Current U.S. immigration law provides for the exclusion of all aliens who are "determined ... to have a communicable disease of public health significance. In addition to numerous sexually transmitted diseases such as infectious syphilis and gonorrhea, "communicable diseases of public health significance" include infectious tuberculosis and human immunodeficiency virus (HIV). The first portion of this Article provides a brief overview of the history and epidemiology of tuberculosis, as well as the diagnosis and management of the disease. The Article next reviews current information on tuberculosis in immigrant populations and proceeds to a discussion of U.S. immigration processes relating to the excludability of non-U.S. citizens due to tuberculosis. Finally, the Article concludes with various recommendations for addressing the inadequacies of current methods for addressing tuberculosis within immigrant communities.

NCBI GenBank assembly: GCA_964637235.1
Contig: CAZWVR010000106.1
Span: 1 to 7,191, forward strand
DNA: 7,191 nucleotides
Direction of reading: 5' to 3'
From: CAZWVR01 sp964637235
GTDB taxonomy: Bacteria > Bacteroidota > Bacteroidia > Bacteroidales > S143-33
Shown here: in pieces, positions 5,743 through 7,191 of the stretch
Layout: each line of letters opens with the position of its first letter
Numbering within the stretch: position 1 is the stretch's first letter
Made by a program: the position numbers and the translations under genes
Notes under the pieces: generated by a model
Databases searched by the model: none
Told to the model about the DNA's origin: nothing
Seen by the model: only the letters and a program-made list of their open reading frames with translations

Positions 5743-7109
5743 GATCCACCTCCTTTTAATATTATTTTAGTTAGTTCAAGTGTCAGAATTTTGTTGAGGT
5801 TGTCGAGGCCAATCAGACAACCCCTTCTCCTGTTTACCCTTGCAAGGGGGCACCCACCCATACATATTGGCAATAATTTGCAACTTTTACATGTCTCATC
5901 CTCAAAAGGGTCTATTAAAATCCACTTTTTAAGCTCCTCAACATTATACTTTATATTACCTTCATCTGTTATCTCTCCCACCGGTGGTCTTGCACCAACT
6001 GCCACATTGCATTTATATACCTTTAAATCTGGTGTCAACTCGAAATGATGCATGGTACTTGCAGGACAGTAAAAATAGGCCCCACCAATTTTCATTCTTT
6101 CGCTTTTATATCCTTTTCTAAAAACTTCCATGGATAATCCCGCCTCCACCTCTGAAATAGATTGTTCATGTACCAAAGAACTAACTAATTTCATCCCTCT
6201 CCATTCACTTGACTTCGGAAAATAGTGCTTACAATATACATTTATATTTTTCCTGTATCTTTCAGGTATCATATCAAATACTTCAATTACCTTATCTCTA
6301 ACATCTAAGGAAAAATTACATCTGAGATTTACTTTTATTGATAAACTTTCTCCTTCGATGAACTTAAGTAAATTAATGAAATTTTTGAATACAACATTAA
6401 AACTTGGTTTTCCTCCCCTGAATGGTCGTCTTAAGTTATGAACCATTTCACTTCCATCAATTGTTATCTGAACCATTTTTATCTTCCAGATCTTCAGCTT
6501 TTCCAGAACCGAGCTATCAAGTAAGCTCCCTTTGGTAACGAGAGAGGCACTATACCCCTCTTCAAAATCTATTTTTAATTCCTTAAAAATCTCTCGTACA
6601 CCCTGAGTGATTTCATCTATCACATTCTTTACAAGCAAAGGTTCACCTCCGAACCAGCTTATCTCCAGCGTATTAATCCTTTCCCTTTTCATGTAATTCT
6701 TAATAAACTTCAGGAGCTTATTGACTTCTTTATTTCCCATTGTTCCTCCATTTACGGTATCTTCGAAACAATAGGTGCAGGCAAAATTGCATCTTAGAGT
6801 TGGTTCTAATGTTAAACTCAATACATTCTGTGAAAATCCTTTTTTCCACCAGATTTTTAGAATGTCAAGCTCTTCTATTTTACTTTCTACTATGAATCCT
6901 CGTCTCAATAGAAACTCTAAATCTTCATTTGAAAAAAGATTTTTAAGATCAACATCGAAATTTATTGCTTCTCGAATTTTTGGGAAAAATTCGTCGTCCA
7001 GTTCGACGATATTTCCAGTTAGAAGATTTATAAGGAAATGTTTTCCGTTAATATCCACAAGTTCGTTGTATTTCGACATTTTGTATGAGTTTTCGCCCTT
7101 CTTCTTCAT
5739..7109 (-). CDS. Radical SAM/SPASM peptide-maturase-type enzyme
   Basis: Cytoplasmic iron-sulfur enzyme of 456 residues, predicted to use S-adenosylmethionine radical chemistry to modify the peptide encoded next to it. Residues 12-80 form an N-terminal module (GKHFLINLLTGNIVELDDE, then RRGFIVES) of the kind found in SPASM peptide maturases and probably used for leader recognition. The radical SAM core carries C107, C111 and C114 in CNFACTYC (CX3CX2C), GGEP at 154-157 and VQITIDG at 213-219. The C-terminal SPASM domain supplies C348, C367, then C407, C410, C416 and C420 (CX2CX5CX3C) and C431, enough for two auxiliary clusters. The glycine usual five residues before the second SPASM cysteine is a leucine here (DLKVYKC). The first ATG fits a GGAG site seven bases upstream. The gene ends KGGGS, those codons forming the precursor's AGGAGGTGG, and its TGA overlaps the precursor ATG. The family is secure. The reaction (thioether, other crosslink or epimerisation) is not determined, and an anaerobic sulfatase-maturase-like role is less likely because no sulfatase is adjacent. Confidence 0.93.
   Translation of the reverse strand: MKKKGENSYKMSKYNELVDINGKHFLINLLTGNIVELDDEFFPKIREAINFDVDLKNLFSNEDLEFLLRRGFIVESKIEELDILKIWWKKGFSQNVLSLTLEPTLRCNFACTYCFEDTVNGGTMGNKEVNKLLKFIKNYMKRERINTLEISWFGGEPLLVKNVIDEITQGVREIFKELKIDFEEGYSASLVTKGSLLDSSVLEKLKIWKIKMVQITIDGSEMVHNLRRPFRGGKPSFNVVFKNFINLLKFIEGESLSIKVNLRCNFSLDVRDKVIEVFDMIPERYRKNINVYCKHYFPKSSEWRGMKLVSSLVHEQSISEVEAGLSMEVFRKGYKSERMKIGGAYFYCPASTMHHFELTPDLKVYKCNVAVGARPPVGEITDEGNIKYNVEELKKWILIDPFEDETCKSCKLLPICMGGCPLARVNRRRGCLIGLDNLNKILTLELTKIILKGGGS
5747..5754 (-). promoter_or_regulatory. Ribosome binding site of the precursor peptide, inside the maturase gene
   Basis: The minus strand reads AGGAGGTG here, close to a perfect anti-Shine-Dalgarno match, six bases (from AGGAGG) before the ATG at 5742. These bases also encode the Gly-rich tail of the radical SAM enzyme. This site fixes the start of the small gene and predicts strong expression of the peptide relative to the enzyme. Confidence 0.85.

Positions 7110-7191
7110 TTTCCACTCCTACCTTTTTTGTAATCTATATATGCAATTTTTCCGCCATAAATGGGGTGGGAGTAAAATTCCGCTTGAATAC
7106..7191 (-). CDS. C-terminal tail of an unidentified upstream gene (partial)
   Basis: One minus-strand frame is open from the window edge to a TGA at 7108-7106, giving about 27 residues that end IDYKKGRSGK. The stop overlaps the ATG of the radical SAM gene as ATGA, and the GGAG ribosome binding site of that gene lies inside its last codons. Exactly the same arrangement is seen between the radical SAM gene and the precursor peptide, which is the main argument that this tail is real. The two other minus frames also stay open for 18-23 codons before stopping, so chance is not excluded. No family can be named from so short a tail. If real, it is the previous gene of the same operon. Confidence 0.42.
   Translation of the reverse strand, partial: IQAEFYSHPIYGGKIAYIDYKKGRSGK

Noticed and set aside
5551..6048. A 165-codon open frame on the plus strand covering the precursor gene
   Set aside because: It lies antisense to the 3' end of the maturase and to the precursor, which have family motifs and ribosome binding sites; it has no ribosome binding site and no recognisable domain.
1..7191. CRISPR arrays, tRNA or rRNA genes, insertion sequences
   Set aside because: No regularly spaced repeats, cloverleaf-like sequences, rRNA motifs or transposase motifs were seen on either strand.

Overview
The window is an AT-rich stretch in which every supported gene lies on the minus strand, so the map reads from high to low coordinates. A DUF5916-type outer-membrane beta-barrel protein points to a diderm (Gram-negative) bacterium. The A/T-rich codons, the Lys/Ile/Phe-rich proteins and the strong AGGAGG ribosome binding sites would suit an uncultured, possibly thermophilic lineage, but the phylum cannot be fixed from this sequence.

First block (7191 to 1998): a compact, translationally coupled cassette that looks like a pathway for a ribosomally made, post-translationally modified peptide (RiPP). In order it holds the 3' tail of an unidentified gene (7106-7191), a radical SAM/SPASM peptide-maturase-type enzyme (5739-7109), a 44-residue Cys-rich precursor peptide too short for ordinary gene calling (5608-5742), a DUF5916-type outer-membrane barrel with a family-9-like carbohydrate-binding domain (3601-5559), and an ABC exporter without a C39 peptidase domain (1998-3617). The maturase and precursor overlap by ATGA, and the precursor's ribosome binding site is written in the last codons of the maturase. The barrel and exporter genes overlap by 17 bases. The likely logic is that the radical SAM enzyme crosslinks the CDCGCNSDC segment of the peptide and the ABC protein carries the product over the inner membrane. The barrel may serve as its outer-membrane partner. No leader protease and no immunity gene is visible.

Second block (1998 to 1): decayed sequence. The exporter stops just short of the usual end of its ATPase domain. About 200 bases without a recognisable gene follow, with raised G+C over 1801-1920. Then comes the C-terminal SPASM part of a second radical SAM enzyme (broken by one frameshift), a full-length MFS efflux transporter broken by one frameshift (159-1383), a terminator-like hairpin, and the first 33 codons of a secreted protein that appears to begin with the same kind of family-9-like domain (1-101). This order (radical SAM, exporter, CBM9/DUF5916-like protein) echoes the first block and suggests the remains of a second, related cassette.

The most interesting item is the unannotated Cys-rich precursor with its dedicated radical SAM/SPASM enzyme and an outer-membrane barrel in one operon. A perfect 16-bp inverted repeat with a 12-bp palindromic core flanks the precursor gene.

Immigrants, Immigration Law, and Tuberculosis,
71 Wash. L. Rev.
Available at: https://digitalcommons.law.uw.edu/wlr/vol71/iss4/4